With only a minority of landlords accepting pets, your tenants will have a big incentive to stay in your property, reducing the likelihood of void periods.

4. You can up the rent

Scarcity of suitable properties means you’re offering something over and above the competition, so you may be able to reflect this in the rent you charge.

5. Your tenants are more likely to look after your property

Tenants with pets are generally more stable and responsible and so more likely to respect your property. They will also be really grateful that you have allowed their furry friend and will pay you back by looking after your property.

Cons of allowing pets

Cons

With all these positive reasons why do the majority of landlords not allow pets? Here are some reasons you may think again about pets in your property:

1. Damage to your property

There is no denying that cats and dogs can be destructive to furniture and flooring. Of course, it’s possible to claim this back on the deposit but this can be a time-consuming and frustrating process if your departing tenants don’t agree with your claim.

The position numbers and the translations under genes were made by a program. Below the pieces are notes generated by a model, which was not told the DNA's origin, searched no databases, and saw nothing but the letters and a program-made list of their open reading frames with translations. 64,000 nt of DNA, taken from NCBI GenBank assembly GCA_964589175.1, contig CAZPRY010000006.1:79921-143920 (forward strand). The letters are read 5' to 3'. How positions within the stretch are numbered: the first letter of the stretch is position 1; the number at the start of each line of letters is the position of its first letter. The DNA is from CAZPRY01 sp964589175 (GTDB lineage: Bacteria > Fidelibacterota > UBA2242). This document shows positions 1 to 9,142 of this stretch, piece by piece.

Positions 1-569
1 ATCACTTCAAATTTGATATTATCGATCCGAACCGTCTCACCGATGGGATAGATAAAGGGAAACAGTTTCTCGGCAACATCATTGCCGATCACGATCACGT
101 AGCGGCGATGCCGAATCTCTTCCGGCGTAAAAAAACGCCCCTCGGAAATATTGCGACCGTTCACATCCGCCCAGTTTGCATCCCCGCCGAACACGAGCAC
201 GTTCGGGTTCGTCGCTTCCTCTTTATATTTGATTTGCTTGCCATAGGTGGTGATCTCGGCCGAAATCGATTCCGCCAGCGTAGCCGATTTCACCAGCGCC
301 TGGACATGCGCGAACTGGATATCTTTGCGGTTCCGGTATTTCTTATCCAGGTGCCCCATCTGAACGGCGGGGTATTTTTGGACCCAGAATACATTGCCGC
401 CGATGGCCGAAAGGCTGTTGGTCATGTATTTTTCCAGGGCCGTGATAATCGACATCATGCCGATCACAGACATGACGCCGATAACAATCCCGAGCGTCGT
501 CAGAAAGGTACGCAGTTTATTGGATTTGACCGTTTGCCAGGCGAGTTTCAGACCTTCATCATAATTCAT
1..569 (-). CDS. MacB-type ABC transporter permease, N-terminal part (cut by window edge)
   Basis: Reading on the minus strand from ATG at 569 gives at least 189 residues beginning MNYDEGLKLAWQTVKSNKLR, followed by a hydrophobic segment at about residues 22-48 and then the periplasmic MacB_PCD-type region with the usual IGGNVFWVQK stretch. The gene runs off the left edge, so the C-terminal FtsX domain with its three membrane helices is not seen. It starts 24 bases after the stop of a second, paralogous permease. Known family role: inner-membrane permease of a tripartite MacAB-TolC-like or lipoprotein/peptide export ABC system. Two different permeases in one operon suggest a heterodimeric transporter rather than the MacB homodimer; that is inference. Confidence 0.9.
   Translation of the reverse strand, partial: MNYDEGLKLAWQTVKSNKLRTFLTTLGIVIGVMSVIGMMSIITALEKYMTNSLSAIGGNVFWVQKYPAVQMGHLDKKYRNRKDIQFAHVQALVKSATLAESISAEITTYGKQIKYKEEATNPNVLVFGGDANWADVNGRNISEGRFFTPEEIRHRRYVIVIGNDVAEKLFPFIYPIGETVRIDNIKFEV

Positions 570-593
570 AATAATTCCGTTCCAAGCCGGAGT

2. Extra post tenancy cleaning

Even well looked after pets can be smelly – though getting pet owners to admit to this is difficult as they are often immune to their pooch’s perfume. The smell can be difficult to shift and could potentially put off future tenants. Add to this animal hair which is difficult to remove from upholstery and carpets. Also, once a pet has been kept in the property, it may be difficult to rent it out to people with allergies.

3. Flea infestations

Animals can carry fleas and mites, which can infest your furniture and carpets.

4. Pets can cause a nuisance to neighbours